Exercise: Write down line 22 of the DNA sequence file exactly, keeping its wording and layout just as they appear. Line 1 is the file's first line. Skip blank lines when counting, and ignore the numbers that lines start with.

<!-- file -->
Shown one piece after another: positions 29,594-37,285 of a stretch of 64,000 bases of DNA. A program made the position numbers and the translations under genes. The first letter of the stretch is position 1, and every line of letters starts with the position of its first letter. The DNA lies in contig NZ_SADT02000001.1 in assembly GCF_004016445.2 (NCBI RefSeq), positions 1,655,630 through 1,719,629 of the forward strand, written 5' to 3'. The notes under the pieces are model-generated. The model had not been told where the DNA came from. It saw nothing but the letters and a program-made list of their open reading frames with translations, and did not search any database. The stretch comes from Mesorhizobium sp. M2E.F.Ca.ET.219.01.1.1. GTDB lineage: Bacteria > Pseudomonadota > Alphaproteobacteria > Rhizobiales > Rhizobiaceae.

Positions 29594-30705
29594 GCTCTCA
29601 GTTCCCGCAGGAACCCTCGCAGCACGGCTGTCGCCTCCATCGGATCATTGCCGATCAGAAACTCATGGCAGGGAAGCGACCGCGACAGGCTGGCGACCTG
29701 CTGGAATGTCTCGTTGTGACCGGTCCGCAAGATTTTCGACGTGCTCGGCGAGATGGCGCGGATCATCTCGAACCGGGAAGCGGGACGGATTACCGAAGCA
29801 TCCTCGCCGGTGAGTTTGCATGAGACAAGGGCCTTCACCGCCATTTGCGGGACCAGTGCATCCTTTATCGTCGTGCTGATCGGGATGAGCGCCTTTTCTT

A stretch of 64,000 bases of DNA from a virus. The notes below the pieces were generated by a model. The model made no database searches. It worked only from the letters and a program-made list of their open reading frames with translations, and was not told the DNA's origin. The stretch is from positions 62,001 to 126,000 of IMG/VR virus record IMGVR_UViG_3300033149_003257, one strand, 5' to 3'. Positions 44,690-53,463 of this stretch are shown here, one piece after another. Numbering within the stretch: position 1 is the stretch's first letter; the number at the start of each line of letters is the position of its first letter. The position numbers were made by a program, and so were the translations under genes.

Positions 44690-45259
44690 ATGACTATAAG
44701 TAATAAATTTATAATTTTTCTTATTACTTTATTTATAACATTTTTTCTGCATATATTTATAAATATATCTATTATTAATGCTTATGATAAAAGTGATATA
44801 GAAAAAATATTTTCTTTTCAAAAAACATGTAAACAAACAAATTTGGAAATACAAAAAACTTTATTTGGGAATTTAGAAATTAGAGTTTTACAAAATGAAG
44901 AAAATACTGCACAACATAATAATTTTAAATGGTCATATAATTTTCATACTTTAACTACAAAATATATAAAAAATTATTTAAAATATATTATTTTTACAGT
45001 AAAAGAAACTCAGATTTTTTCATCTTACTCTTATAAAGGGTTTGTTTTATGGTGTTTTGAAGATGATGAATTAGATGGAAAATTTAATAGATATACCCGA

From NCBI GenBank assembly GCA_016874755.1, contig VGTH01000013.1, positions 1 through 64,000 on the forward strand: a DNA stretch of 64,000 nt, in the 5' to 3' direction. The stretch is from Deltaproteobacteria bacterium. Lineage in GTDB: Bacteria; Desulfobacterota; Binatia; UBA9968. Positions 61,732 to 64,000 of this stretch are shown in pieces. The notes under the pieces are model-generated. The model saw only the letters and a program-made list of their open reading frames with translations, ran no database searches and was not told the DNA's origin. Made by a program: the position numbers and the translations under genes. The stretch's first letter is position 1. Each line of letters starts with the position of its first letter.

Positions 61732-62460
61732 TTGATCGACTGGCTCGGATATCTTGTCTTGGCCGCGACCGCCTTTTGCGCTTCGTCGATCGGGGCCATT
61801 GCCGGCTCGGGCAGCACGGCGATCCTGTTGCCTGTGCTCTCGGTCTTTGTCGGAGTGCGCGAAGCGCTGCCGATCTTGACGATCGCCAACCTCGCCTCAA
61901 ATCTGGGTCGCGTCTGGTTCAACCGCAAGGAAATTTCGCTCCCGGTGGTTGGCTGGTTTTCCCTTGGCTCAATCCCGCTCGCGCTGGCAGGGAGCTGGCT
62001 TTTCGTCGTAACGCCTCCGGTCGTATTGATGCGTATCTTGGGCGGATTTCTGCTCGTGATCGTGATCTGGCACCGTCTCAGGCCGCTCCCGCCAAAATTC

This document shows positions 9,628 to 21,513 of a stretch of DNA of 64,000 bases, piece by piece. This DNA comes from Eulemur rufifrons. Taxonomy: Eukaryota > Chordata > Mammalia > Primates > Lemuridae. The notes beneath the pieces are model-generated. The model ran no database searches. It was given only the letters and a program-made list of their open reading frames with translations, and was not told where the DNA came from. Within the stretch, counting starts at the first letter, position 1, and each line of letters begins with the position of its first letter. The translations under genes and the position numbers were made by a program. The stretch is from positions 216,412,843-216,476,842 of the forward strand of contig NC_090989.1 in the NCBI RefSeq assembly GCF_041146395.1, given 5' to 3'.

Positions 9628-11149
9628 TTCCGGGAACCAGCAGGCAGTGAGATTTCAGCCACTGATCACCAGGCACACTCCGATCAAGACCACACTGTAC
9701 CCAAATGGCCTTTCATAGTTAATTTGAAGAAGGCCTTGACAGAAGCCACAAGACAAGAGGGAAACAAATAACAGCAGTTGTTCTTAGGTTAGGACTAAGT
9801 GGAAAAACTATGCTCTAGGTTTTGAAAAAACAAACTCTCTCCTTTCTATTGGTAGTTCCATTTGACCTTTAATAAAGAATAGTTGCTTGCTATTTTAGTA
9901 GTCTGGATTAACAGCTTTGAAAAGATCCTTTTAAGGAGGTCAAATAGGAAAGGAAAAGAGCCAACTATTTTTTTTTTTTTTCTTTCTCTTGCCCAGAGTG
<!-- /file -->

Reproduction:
9628 TTCCGGGAACCAGCAGGCAGTGAGATTTCAGCCACTGATCACCAGGCACACTCCGATCAAGACCACACTGTAC